Definition of prudent in English:

prudent

adjective

  • Acting with or showing care and thought for the future.

    ‘no prudent money manager would authorize a loan without first knowing its purpose’
    • ‘With prudent money management you can beat the downward trend in rates and earn a good return on your savings.’
    • ‘Both countries continue to spend far more on arms than is prudent or necessary.’
    • ‘Auditors have praised Greenwich Council for its prudent management of public money.’
    • ‘It seems that, despite rising consumer confidence, we may have become more prudent with our money.’
    • ‘However, the argument should be about what it is right to do, not about what it is politically prudent to do.’
    • ‘The action demanded by the ministerial task force is both sensible and prudent.’
    • ‘Building from the bottom up may be more prudent than throwing money at the top.’
    • ‘Some shareholders are expected to query whether this would be the most prudent use of the money.’
    • ‘It would be prudent to replace it as soon as possible to prevent future problems.’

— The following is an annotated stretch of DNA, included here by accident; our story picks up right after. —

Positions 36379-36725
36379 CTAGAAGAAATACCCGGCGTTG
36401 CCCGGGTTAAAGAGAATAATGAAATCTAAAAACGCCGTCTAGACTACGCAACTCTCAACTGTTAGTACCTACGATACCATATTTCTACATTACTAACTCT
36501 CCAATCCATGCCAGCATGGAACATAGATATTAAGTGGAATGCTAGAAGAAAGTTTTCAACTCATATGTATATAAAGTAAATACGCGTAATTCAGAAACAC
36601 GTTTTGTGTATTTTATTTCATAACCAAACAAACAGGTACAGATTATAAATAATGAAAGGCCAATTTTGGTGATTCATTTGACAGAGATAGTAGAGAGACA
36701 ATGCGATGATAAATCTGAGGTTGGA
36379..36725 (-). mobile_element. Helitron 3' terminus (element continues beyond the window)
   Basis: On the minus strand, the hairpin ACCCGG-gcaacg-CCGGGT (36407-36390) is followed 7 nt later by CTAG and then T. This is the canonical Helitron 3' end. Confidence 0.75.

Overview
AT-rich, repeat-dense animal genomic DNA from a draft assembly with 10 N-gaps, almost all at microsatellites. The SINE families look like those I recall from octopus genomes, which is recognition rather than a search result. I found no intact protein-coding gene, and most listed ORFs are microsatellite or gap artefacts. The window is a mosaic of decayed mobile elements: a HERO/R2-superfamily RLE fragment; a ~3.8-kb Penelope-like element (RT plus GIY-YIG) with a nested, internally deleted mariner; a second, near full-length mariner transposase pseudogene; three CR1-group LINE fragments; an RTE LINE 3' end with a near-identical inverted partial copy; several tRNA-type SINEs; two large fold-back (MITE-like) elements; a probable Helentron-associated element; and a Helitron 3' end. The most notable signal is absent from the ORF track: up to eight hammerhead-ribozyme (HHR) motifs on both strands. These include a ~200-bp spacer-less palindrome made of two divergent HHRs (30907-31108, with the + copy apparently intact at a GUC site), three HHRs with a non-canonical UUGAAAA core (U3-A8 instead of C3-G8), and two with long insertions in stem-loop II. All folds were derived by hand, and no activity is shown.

• ‘Some would call this coolly rational behaviour selfish, others prudent, but the one thing it is not is panic.’
    • ‘It is prudent to do a Treadmill test since you are middle aged and your lipid profile is abnormal.’
    • ‘It is prudent for any portfolio to have some exposure to commodities, but I would not go piling into gold.’
    • ‘If you make up your mind to live from writing, it is prudent to make certain that your work is good, he added.’
    • ‘It would not have been prudent to spend money from charity funds until we received the go-ahead.’
    • ‘She added the checks were something any prudent company would do following an accident.’
    • ‘Jean didn't drink any wine over dinner and I assumed he was being medically prudent.’
    • ‘Be prudent and avoid a negative person who can instigate a confrontation at work.’
    • ‘You need to be prudent in relationships and careful in money transactions today!’
    • ‘They are all well-run, prudent clubs who survive and sometimes prosper year in, year out.’
    • ‘A much more prudent approach would have helped prevent getting into this amount of debt.’
    wise, well judged, judicious, sagacious, sage, shrewd, advisable, well advised, politic, sensible, commonsensical
    cautious, careful, canny, chary, wary, circumspect, far-sighted, forearmed
    thrifty, provident, economical, canny, sparing, frugal, abstemious, scrimping
    View synonyms

Origin

Late Middle English: from Old French, or from Latin prudent-, contraction of provident- foreseeing, attending to (see provident).

Pronunciation:

prudent

/ˈpro͞odnt/